Freshman T.J. Steele may have been taking part in his first go-around in the Pac-10 conference, but the first-year Wildcat certainly didn’t show it. In fact, his numbers against the Pac-10 were so far different then those against non-conference competition it’s startling. In 21 conference games, Steele batted .418 (28 for 67) with seven doubles, 13 RBI and 21 runs scored. In 30 out-of-conference games, the outfielder managed just a .245 average (26 for 106), with six doubles, 20 RBI and 12 runs scored.

        Steele led the conference in batting average in Pac-10 contests (.418), and finished among the top 10 players in conference-only games in slugging (.552, 8th), on-base percentage (.467, 4th), runs scored (21, 10th) and doubles (7, t6th). He finished the 2006 season with a personal-best eight-game hitting streak

 

Chalk It Up

Senior Brad Boyer wrapped up his Arizona career much like the way he opened it - Scoring runs. The four-year starter came around to score at least one run in 18 of UA’s last 21 games, including a pair of straight steals of home, and scored in 39 of the 53 games he played in 2006. The recent run, pun intended, boosted Boyer into some very exclusive company in the annals of Arizona baseball history. His 218 career runs scored makes Boyer only the fourth player in Arizona history to tally 200 or more at UA. Against Washington on April 30 he moved past former teammate Jeff Van Houten for fourth on career list and he finished just two runs shy of tying Les Pearsey for third on the list.

Top Run Scorers in School History
1 Dave Stegman 1973-76 287
2 Chip Hale 1984-87 246
3 Les Pearsey 1975-78 220
4 Brad Boyer 2003-2006 218

 

Grand Theft

In addition to his run-scoring prowess, Brad Boyer has also finished his career as one of the most successful base stealers at UA. With 73 career stolen bases, Boyer finished fourth all-time at Arizona.

 

Change For a Dollar

Midway through the 2006 season junior Bill Rhinehart got together with assistant coach Mark Wasikowski and made a change to his approach at the plate. The alterations paid off handsomely as the first-year starter exploded over his final 28 games played. After bottoming out at a season-low .250 batting average at Cal on April 1, Rhinehart went on a 14-game hitting streak in which he collected 22 hits in 54 at bats (.407) with 18 RBI and 19 runs scored. He lost the streak with a hitless game at Washington on April 30, but even the minor setback couldn’t hold him down. In his final 13 games played, Rhinehart batted .375 with three home runs, 19 RBI and 14 runs scored. In Arizona’s 29-4 win over Washington State on May 13, Rhinehart led all players with five hits, four RBI and four runs scored, and he added a four-hit game, including his first career grand slam, against USC in the series finale on May 28.

 

The Nine Hole

The last spot in the batting order was one of the most productive for Arizona in 2006. The No. 9 hole in the order saw the 11 players that hit there post a batting order-best .362 average (72 for 199) with 41 runs scored, 35 RBI and two home runs this season.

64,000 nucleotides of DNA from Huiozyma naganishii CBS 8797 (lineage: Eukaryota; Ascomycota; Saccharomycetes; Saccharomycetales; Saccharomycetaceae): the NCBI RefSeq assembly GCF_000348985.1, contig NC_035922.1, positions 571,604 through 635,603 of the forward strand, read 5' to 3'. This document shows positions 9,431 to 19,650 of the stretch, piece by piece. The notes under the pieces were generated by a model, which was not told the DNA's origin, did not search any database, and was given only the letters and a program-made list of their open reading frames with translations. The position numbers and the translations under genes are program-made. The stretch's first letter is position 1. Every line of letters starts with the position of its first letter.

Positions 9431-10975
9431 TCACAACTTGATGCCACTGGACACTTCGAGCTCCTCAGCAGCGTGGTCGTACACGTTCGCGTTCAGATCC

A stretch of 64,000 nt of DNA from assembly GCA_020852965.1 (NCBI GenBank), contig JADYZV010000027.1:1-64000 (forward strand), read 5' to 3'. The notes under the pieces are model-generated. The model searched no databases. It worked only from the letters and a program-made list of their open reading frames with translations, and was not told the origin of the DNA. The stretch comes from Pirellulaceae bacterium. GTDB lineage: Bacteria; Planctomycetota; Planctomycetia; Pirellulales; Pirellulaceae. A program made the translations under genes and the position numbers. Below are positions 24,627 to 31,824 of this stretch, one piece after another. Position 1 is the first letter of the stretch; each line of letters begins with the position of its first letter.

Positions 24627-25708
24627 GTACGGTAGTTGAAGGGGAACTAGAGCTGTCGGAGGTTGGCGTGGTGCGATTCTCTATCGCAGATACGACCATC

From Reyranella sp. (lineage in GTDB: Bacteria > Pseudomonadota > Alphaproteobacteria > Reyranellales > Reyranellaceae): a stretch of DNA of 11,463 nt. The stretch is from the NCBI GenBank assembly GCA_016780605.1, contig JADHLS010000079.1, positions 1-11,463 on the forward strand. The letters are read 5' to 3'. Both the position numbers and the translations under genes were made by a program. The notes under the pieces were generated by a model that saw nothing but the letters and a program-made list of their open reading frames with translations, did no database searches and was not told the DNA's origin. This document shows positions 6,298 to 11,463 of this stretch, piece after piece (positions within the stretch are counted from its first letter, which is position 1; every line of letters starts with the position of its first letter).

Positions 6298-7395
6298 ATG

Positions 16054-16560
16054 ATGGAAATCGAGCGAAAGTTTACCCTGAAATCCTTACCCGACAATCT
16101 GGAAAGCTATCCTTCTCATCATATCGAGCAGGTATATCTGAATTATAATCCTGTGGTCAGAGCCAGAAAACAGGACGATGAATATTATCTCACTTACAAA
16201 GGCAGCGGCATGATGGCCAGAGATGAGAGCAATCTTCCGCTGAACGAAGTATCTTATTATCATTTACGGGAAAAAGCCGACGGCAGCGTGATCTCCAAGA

Wearing It

When T.J. Steele was plunked with the bases loaded against Southern Utah on April 25, it pushed the Wildcats into uncharted territory in the annals of school history. Steele’s third HBP of the year was the 70th overall for Arizona as a team, eclipsing the former school record of 69 set in 55 games in 2002. The Wildcats went on to be hit an additional 27 times to establish the new highwater mark at 96.

 

It Didn’t Last Long

Jason Donald’s stay atop the single season list for getting hit by pitches was a short one. Sophomore teammate Colt Sedbrook displaced his junior teammate in the record books in less than one season when he was hit for the 20th time against Southern Utah on April 26. Sedbrook went on to get hit by a total of 26 pitches in 2006 and finished first in the nation among all Division I players with a 0.47 HBP/game average. Donald, the all-time HBP leader at UA with 39, was hit by 19 pitches in 55 games last year to set the now-broken record. To put things further in perspective, Sedbrook’s 26 HBP in 2006 places him alone in third on the all-time career list at UA, just six behind Kenny Korley for second and 13 behind all-time leader Donald..

 

Bulls Eye

Getting plunked in back-to-back ABs against La Salle on Feb. 25 moved junior Jason Donald past Kenny Corley for the top spot on the all-time HBP list at Arizona. Donald, who was hit by 10 pitches his freshman season and by 19 last year, has been hit by 10 pitches in 54 games in 2006 for an all-time high of 39. To put Donald’s record-breaking wayward pitch magnetism in perspective, Corley’s former record of 32 was set in 201 games played over four seasons (1995-98). Donald was hit by 39 pitches in three seasons and 177 games played.

 

Oh So Close

Arizona was just a couple of runs away from  being a sub-.500 team to a force in college baseball. In seven losses to No. 3 Cal State Fullerton, No. 6 Nebraska and No. 19 Mississippi State, six were by two runs or less, including a pair of one-run losses. For the year, 12 of Arizona’s 28 losses were by two or fewer runs. The Wildcats dropped seven games by one run and five by two. Hey a key hit here or there and who knows?.

 

One Pitch, One Swing, Two Accomplishments